Summarizing The Nonviolent Atonement
I’ll make this final post on J. Denny Weaver’s The Nonviolent Atonement a quick one. In the final section Weaver dialogues with a variety of similar approaches to atonement, explaining the differences as well as the similarities. I don’t think there was really that much here to dwell on except to acknowledge that a lot of different people are seeing problems with the penal substitionary approach to atonement and many are coming up with very similar alternatives.
Let’s recap the biggest recurring themes of the book oriented around criticisms of the penal substitution approach. Weaver, of course, goes into far more depth.
There’s the problem, obviously, of violence. Jesus was nonviolent. Jesus taught nonviolence. Other New Testament authors consistently agree. And Jesus is the complete revelation of God. Yet according to the penal view, God not only has occasional violent tendencies but absolutely requires violence. There’s a clear contradiction here, but scholastic and modern theologians were more interested in God fitting their Christendom assumptions than they were in their understanding of God looking like God’s own revelation to us in Jesus.
Related to this is the problem of justice. Why would we limit God’s justice to simply crime and punishment, especially when the Bible seems to be regularly in favour of a restorative justice approach instead? Even if God did only care about retribution rather than restoration, how is punishing an innocent person/taking the punishment himself just?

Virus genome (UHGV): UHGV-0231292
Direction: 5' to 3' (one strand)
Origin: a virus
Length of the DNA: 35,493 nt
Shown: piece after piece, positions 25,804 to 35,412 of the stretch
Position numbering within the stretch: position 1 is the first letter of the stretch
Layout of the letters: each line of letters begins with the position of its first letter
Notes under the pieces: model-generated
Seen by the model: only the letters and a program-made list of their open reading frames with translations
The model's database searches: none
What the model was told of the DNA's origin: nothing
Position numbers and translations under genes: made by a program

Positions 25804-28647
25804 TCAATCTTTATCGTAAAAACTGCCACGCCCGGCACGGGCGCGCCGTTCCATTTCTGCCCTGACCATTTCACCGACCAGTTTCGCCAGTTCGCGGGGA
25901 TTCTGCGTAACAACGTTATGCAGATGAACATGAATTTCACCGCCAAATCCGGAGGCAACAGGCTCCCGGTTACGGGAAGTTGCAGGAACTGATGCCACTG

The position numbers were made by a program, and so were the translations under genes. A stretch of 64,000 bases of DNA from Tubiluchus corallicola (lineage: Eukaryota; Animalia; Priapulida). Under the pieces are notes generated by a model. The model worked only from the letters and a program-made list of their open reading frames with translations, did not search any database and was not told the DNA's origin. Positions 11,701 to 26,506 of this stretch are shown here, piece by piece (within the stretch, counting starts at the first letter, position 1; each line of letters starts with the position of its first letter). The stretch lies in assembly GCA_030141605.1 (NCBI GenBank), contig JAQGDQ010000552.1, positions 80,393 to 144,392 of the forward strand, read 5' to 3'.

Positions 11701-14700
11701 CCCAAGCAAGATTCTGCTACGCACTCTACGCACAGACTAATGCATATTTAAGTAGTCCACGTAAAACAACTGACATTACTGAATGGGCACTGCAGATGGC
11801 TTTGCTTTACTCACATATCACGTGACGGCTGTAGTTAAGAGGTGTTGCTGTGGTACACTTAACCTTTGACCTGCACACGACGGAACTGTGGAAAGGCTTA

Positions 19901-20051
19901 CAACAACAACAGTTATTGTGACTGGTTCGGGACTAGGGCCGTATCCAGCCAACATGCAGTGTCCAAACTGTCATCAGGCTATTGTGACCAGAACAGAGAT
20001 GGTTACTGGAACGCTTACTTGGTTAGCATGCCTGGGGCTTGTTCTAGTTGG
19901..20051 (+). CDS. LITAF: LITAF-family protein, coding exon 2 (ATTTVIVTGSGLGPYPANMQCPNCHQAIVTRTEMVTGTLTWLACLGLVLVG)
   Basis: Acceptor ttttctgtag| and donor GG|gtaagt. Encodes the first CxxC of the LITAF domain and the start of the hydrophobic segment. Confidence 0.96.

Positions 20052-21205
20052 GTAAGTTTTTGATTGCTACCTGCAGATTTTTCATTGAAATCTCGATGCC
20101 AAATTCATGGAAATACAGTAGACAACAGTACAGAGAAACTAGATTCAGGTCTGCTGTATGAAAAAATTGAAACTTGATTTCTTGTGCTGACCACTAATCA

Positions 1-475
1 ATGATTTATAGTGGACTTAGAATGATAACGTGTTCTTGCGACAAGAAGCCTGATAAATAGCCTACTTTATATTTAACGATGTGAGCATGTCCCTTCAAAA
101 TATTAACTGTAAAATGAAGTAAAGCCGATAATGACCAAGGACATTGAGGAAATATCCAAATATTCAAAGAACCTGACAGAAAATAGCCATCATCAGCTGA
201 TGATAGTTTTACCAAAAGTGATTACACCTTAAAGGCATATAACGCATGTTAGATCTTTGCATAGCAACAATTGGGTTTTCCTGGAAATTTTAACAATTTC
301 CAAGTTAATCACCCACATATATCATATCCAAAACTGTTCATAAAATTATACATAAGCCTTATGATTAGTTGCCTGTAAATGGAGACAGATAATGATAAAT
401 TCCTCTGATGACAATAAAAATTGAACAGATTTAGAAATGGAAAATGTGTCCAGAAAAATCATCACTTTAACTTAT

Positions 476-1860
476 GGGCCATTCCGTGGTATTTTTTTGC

There are many problematic pastoral/ethical implications to come from these problems. If violence is necessary to restore honour (Anselmnian language) or to balance out some cosmic balance sheet of crime and punishment (Calvin’s language), it is pretty easy to see why men have often felt it was their God-given duty to keep women in line if they offend his honour or disturb the status quo balance sheet. Same goes for whites over other races or any other societal hierarchy. The penal view very clearly favours those in power maintaining their power, regardless of the cost.
Lastly, and touched on by Weaver in the conclusion, the big question is about the nature of God’s character. In the penal view, God is primarily a violent legalist/feudal lord interested in retribution. That character seems quite different than Jesus who we claim is the ultimate revelation of God. Our atonement theology needs to be one that fits with the character of Jesus rather than one antithetical to it. The details of atonement theology may not really matter that much in and of themselves, but this question of the character of God will change everything about how we approach the world.